Thursday, March 19, 2015
“Uh,” the author said, “he’s not the hero. He’s the bad guy. She hasn’t met the hero yet.”
On the other hand, how were we to know? We’re romance readers and romance writers. That’s one of the biggest tropes of the genre: the first fellah the woman meets is THE ONE. The rest of the story is about them falling in love. So, when Lady Protagonist met Helpful Male, we automatically assumed he’d be the love interest. We’ve been conditioned to expect it by hundreds of thousands of romance novels.
This phenomenon is known as “imprinting.” Like baby ducks, we the readers latch onto the first male character we see as the romantic interest. Mess with our expectations and we will be royally pissed. Not only will we throw your book across the room, we’ll never read anything else with your name on it because you tricked us. You bitch.
Romance has been promoting this “truth” with a vengeance for years now. Romance novel women (or men, if it’s M/M) meet their dream mates by the end of Chapter One at the latest. There’s no question who they’re destined to be with. Finding Your One and Only is the whole point of category romance. Throwing a second or third guy in there only muddies the waters.
Writers help these things along by focusing on that one guy in the crowd who catches the woman’s eye, and they introduce him as soon as possible. Readers can then relax, knowing they’ve just spotted the hero too. Now we can all get on with the story.
This can lead to problems if you need to set up a situation in order to get the plot rolling, and that setup includes introducing other characters. I ran into that on my last book. Our Heroine exchanges barbs with a man I intended to be the book’s villain. But a couple who initially hate each other is also a romance trope. How to keep the readers from imprinting on Bad Guy? Fortunately, the book was a ménage. Both the title and the blurb warned readers in advance Our Heroine was going to end up with two men, and Bad Guy wasn’t either of them. The book hasn’t been doing too well. Maybe I messed up.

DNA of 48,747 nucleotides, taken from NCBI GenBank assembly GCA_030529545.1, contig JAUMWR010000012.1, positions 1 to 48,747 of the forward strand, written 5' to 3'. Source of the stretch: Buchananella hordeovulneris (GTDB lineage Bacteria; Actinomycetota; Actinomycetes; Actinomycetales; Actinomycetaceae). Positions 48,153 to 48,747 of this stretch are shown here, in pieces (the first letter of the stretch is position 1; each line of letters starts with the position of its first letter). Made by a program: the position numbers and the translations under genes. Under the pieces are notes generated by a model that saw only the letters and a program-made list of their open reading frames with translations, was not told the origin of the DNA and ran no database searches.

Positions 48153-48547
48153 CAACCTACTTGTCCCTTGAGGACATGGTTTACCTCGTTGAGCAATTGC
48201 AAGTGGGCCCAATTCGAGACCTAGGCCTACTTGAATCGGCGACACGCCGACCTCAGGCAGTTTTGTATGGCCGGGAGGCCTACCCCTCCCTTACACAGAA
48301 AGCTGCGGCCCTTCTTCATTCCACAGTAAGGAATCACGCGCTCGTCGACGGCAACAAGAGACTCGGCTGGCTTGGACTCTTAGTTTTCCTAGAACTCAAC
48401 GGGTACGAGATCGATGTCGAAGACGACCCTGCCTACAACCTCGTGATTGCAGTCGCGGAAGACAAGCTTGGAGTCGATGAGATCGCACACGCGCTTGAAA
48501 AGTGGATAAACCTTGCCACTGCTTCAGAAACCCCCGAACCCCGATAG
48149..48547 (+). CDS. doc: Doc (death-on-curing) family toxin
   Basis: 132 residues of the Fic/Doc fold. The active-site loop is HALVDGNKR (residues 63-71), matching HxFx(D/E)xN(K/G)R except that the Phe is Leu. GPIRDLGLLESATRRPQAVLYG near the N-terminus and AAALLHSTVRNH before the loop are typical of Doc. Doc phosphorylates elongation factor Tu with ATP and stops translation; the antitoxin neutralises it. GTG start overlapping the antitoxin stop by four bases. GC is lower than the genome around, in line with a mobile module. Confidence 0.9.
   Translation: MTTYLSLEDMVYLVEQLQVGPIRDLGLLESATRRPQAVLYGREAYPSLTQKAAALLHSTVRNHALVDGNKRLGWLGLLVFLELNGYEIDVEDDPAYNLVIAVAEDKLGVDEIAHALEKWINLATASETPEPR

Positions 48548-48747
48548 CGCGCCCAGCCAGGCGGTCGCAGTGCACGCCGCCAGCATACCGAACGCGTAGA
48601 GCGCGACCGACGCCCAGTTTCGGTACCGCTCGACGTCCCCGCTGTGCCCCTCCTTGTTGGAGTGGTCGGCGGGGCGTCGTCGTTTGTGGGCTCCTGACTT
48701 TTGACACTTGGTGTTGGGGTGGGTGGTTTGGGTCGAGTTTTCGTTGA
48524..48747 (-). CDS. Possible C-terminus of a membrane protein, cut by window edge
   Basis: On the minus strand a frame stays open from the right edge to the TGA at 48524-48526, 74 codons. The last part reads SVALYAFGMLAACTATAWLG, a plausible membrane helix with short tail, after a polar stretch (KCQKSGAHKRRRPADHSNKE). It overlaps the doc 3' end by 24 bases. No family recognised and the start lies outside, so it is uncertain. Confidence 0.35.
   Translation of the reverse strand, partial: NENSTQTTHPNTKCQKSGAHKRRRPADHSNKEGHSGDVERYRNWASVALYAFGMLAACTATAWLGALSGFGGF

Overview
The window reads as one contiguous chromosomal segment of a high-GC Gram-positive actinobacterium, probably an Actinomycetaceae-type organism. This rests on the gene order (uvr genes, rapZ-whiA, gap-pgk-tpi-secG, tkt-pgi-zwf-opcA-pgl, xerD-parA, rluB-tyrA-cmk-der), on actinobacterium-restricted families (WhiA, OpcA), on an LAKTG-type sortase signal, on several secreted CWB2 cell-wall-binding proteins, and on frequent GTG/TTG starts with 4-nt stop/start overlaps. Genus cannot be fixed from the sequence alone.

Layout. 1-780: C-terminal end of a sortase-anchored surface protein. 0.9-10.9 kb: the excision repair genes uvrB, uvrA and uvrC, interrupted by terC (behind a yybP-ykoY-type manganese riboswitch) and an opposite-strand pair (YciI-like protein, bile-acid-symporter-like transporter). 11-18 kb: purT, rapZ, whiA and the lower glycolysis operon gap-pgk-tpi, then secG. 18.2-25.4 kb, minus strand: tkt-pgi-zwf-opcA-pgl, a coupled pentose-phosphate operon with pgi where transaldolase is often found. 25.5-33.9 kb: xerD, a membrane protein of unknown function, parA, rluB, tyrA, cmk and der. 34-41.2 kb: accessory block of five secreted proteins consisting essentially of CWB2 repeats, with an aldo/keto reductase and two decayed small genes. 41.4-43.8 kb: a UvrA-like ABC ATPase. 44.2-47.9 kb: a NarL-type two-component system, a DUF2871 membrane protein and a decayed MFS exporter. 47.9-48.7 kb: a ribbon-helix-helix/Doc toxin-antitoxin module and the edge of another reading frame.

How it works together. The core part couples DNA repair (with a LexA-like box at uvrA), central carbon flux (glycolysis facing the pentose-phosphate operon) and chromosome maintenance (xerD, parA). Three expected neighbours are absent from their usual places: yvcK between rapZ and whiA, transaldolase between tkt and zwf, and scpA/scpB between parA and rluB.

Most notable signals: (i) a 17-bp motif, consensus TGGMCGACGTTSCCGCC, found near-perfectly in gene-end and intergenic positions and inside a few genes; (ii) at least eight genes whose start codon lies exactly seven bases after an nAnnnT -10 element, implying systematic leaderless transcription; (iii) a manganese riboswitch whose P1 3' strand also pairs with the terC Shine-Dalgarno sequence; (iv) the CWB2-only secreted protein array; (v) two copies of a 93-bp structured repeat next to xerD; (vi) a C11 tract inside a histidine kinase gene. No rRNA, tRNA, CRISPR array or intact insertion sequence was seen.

Over in Young Adult, which is practically a subgenre of Romance these days, writers have things a little better. Thanks to Twilight and The Hunger Games, love triangles have practically become a given in YA books. However, in YA it’s possible for the girl to have a male friend (not necessarily a boyfriend) at the start of the book, then meet (or be forced into proximity with) another guy, then spend the bulk of the book torn between the two until she makes her choice in the final chapter. Or one guy dies, or is revealed to be the bad guy, or turns out to be her long-lost twin brother (thank you, Star Wars). Interestingly, the girl always seems to wind up with the boy who has the most money. Things that make you go hmmmmm ….
Here’s a blueprint for how not to introduce your destined lovers to the reader or, in this case, the viewer: West Side Story. Tony and Maria don’t meet until about a half hour into the movie. The audience doesn’t even meet Tony until after the opening musical number, after we’ve all imprinted on Riff. Except me; I imprinted on bad boy Bernardo. I do have a type. In the long run none of it matters because all the interesting guys are dead by the time the movie ends. West Side Story isn’t a romance, so this haphazard introduction of the major characters is acceptable. Don’t you dare do this in a category romance. The readers will string you up by your laptop’s power cord.
It’s so much easier to write ménage or multiples. In those, it doesn’t matter who the reader imprints on because Our Heroine is going to end up with all of them. Lord, the laundry she’ll be stuck doing after the story’s over. I suppose everything has its down side.
I’m fiddling around with a YA right now. In the opening chapter Our Heroine, a trained secret agent, is acting as bodyguard to a foreign king and his son. She saves their lives. The prince is suitably grateful. I sure hope the readers don’t get too attached to him, because after Chapter One you never see him again. He’s a plot device. He’s part of the setup. He does his bit and then he’s gone. She doesn’t meet the possible love interest until several chapters in. But … the guy’s a prince. Readers programmed by the slew of quasi-romance YA novels currently on the shelves may be tricked into prematurely forming expectations. Are they gonna be miffed. Wait’ll they find out the possible love interest is an alien shapechanger and may be the bad guy. Wait’ll they learn Our Heroine is also an alien, and may not even be biologically female. Wait’ll the Miley Cyrus character emerges as the leader of the rebellion against the alien invaders. Maybe I shouldn’t be writing Young Adult.
Fortunately, in the book I’m currently wrapping up, Our Heroine meets a man within the first two pages, and he’s the one she ends up with. Even my brain gets it right sometimes. Enjoy your reading, folks.